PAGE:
This tireless devotion to his students, beyond his groundbreaking research, has ultimately sustained Holt for nearly half a century at the top of the ‘academic food chain.’ Looking out over the crowd of students and colleagues Holt described a symbiotic relationship between teaching, mentoring, and researching. “It is you who are my tutors,” he insisted. Yet, upon hearing the parade of his former and current students (myself included) as they described their research and intellectual approach, it would be hard to deny that a “Holtian” method was clearly at work. The methodology, in many ways, matches the man. It is bold yet careful. Wide-ranging yet specific. Cutting edge and still deeply grounded in tradition. Both/and rather than either/or. Subjective in its political intent yet still committed to objectively telling the truth. It refuses most binaries even as it explores how everyday people constructed and interacted with those binaries. Politics, culture, economics, ideology, and any other number of supposedly discreet categories become overlapping spheres of influence in the hands of a “Holtian”—distinctions to be made only to be danced across at will. National borders become playthings—certainly they matter—but their fleeting, contingent nature is never far from mind.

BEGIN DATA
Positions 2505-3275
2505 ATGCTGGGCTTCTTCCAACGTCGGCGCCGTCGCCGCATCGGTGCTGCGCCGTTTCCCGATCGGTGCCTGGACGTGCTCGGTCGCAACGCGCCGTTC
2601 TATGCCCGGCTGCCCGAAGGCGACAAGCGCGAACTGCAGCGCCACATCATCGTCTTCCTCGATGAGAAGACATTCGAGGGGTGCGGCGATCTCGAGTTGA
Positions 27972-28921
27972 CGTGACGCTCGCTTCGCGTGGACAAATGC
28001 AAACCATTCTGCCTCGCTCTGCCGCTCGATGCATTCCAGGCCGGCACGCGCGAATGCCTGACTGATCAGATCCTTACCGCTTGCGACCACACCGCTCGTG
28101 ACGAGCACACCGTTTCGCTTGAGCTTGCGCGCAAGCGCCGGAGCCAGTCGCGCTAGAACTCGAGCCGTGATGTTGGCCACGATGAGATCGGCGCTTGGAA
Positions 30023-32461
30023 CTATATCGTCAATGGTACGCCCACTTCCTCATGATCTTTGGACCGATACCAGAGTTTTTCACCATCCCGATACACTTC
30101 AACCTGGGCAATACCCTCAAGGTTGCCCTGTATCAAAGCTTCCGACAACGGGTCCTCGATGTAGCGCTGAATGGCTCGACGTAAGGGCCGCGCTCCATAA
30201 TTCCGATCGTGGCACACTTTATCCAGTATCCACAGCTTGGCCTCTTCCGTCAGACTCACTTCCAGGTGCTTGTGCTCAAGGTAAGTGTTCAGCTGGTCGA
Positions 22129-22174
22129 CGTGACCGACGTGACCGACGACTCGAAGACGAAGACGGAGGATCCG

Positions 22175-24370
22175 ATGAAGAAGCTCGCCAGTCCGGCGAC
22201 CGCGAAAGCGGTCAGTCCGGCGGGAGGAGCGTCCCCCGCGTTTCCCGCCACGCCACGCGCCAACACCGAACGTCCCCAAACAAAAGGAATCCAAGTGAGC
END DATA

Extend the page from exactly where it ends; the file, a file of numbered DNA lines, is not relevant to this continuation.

While remaining unapologetically black, the “Holtian” tradition sees blackness in a constant state of emergence. Blackness shapes Western modernity even as it is shaped by it. Race emerges as part of “The Problem of Freedom.” Capitalism sucks. Slavery sucks. Yes, they overlap. But don’t you dare reduce them to one another and forget the true denigration of chattel slavery or the vital importance of black emancipation. While state and corporate power are central preoccupations, Holt’s “abiding faith in ordinary people,” as described by Duke’s Thavolia Glymph, is evident in nearly all of his students. Their work remains intimately connected ‘to the ground,’ driven by narrative, and deeply human. They all demonstrate flashes of that annoying UChicago ‘scary smart’ but they never let it overtake the legibility of their work or their focus on everyday black lives. Holt’s legacy, like that of his advisor C. Van Woodward before him, has been cemented by the care, the compassion, and the love that he has showered upon his graduate students.